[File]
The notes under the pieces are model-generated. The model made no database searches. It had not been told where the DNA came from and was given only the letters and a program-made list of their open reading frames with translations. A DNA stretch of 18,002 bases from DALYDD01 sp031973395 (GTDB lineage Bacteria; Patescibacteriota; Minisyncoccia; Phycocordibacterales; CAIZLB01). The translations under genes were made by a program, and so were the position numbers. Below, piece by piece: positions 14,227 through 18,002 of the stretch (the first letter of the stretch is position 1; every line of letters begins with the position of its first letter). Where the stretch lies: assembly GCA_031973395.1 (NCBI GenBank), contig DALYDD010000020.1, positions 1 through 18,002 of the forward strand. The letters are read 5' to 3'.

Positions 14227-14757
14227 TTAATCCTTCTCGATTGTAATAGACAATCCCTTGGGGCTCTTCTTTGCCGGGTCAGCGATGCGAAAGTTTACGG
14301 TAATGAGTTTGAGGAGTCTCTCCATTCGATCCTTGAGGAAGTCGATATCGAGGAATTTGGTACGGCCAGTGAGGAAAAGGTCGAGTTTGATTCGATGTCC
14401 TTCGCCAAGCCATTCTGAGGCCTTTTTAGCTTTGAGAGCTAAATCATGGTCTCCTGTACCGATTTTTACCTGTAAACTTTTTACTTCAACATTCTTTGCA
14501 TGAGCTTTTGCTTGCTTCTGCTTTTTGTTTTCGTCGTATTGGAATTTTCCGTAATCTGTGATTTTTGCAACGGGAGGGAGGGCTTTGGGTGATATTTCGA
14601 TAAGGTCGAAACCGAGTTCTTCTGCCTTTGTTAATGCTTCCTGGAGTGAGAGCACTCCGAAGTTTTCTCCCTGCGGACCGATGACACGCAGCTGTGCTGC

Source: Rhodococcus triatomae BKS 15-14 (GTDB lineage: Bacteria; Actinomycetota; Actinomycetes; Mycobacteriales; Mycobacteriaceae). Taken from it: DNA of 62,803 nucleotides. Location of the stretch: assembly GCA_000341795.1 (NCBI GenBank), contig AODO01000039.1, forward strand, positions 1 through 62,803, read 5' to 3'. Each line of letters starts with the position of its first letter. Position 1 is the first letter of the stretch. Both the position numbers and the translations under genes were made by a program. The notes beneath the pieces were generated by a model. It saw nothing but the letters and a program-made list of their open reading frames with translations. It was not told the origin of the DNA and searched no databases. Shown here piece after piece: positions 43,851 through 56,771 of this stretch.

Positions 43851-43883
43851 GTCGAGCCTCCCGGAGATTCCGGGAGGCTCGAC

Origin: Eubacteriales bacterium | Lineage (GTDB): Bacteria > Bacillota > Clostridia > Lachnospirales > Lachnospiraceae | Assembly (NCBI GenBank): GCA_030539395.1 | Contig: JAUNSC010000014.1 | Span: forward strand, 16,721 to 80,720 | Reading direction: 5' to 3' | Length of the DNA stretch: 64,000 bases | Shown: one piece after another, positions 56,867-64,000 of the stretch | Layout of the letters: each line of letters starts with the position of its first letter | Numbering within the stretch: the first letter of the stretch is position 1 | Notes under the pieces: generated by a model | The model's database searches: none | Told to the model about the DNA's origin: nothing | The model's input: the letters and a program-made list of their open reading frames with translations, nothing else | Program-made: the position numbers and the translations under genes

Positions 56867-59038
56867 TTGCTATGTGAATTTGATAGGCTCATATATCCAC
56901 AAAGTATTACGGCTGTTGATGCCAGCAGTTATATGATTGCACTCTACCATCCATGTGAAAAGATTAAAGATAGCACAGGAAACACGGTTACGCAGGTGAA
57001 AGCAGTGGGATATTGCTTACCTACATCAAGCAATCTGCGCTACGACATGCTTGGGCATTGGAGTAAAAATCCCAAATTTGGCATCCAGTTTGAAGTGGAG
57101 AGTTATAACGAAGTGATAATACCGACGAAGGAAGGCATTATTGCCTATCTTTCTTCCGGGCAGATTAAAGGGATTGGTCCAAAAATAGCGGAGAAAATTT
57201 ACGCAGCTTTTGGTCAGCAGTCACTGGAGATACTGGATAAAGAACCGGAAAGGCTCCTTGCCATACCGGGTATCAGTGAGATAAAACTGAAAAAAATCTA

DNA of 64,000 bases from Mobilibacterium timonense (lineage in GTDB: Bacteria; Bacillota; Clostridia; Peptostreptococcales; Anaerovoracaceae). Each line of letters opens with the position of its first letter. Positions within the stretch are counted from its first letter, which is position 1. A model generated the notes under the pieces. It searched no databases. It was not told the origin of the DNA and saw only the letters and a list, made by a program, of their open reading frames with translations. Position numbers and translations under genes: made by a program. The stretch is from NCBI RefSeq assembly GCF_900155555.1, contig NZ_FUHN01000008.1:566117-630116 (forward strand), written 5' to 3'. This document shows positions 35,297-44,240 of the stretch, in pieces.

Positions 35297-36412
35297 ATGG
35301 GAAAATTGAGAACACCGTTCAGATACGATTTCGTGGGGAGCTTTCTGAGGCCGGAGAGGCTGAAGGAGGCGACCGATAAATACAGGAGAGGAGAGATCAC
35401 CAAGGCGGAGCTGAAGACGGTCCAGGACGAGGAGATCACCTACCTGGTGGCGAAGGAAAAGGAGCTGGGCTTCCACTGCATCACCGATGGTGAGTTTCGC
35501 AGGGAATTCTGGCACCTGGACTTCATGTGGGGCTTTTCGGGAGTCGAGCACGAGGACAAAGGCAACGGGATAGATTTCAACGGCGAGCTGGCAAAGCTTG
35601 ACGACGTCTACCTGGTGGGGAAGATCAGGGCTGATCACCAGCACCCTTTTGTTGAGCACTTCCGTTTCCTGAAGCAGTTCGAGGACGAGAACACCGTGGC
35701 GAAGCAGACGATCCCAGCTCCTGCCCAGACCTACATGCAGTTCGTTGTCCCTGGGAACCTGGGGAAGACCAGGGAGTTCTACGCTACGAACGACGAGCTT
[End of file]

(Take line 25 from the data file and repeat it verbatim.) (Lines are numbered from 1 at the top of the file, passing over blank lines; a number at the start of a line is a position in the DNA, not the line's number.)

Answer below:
35701 GAAGCAGACGATCCCAGCTCCTGCCCAGACCTACATGCAGTTCGTTGTCCCTGGGAACCTGGGGAAGACCAGGGAGTTCTACGCTACGAACGACGAGCTT